• [0342]
    Now, a fifteenth embodiment of the invention will be described with reference to the drawings. FIG. 53 is a front perspective view showing an outline of the structure of the air conditioner, incorporating an ion generating device unit 715, of a fifteenth embodiment of the invention. FIG. 54 is a front perspective view of the air conditioner with its front panel 733 opened. FIG. 55 is an enlarged front view of the on-the-body display panel of the air conditioner. FIG. 56 is a perspective view of the remote control unit of the air conditioner. FIG. 57 is a side sectional view of the indoor unit 731 of the air conditioner. FIG. 58 is a side sectional view of the indoor unit 731 as taken where the ion generating electrode member 202 is located. FIG. 59 is a side sectional view of the indoor unit 731 as taken on the left side of where the ion generating device unit 715 is located. FIG. 60 is a side sectional view of the indoor unit 731 as taken on the right side of where the ion generating device unit 715 is located. FIG. 61 is a diagram showing an outline of the overall configuration of the air conditioner.
  • [0343]
    As shown in FIG. 53, the indoor unit 731 of the air conditioner is composed of a body casing 732 that houses a heat exchanger, an indoor fan, and other components, a front panel 733 freely openable so as to permit the user to visually check the inside of the body for dirt on the filters, an outlet 734 through which cool or warm air is blown out, an inlet 735 through which indoor air is sucked in, and a on-the-body display panel 736 for indicating the operation status. Moreover, a remote control unit 737 permits remote control of the starting and stopping of operation and the setting of operation conditions.
  • [0344]
    As shown in FIG. 54, which shows the indoor unit 731 with the front panel 733 opened, over the grid-like inlet formed in the body casing 732, a right-hand filter 738 and a left-hand filter 739 are arranged so as to face the inlet 735 of the front panel 733. In substantially central portions of the right-hand and left-hand filters 738 and 739, air purifying filters 740 and 741, respectively, are fitted.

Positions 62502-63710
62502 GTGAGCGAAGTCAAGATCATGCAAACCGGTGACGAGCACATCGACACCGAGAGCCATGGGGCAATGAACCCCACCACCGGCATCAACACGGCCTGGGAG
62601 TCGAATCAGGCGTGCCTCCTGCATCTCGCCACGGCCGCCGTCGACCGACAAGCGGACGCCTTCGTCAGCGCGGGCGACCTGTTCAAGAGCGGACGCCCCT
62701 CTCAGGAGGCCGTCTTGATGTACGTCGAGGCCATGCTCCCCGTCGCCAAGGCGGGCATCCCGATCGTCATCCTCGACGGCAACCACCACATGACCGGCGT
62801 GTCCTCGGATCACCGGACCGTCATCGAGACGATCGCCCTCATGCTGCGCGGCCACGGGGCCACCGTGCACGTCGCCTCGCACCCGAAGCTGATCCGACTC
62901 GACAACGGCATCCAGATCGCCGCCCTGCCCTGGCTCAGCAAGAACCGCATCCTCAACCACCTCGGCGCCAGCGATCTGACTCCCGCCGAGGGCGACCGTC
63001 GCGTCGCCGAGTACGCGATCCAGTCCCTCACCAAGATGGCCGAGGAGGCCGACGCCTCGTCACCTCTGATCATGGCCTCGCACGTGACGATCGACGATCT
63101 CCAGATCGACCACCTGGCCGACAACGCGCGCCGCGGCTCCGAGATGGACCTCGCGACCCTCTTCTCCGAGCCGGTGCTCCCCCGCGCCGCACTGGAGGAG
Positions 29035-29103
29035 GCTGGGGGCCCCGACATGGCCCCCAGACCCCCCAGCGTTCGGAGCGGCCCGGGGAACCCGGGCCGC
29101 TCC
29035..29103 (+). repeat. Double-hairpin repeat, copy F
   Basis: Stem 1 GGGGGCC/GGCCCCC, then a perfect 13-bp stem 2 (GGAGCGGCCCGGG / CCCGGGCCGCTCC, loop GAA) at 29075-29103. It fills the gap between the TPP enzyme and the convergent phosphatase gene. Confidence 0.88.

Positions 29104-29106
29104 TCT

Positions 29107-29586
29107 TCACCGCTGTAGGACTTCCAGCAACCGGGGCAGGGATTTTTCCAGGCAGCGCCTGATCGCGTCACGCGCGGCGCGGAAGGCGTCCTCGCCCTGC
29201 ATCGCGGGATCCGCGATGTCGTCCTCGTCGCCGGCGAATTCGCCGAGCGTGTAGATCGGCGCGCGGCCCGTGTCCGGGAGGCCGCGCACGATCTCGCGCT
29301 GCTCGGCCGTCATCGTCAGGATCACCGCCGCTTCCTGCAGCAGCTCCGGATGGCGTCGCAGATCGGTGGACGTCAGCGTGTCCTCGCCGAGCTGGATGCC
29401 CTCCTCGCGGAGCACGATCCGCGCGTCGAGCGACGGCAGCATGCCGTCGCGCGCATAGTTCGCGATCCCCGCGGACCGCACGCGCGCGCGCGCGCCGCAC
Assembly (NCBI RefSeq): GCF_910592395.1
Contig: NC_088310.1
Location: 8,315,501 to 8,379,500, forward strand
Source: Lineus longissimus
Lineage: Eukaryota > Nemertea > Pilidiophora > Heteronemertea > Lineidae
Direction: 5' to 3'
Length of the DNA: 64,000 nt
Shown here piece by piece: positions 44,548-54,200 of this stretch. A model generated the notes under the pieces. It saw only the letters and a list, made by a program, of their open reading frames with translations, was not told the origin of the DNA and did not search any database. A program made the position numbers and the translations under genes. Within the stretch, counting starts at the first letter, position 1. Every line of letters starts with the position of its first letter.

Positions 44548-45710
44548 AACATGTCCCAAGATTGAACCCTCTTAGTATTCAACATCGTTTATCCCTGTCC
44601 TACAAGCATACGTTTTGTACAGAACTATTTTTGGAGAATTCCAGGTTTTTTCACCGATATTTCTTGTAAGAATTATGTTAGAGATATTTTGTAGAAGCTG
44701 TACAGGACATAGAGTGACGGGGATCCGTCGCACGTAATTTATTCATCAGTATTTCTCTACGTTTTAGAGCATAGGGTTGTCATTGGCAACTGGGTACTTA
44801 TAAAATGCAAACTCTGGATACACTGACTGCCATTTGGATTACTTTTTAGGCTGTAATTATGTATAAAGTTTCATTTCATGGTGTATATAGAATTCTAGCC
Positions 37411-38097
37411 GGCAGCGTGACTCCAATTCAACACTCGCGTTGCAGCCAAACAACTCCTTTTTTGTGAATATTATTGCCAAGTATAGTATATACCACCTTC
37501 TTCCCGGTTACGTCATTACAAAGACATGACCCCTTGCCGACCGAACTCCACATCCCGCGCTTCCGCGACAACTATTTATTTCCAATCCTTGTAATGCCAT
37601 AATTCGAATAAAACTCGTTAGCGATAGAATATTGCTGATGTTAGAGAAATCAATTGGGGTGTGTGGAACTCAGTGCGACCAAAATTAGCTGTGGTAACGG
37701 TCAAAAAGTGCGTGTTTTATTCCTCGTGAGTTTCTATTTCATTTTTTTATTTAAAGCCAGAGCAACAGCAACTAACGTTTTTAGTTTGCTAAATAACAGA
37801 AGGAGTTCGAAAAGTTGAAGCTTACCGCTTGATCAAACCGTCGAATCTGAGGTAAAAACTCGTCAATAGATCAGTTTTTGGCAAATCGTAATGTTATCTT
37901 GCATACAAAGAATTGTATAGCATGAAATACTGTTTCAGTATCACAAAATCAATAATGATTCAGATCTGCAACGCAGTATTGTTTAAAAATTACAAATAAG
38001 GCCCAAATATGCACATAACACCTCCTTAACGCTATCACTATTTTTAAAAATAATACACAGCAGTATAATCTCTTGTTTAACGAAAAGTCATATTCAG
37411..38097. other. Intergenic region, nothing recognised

• [0345]
    As shown in FIG. 55, the on-the-body display panel 736, which is provided above the outlet of the indoor unit 731, is composed of an operation lamp 742 for indicating that the air conditioner is operating, a two-digit temperature lamp 743 for indicating the indoor and outdoor temperatures, an air purification lamp 744 for indicating that the ion generating device is operating, a sensor 745 for receiving signals from the remote control unit 737, a timer lamp 746 that is lit when a timer-controlled operation is reserved, and other components.
  • [0346]
    The remote control unit 737 shown in FIG. 56 is composed of a remote-control display 747 for indicating the operation status, a transmission indicator 748 that is lit when signals are transmitted to the indoor unit, an “auto” button 749 for making the air conditioner operate in an automatic mode, a “heat” button 750 for making it operate in a heating mode, a “cool” button 751 for making it operate in a cooling mode, a “dehumidify” button 752 for making it operate in a dehumidifying mode, a temperature button 753 for setting the indoor temperature, a “purify air” button 754 for starting and stopping the operation of the ion generating device, a “stop” button 755 for stopping the operation of the air conditioner, and other components.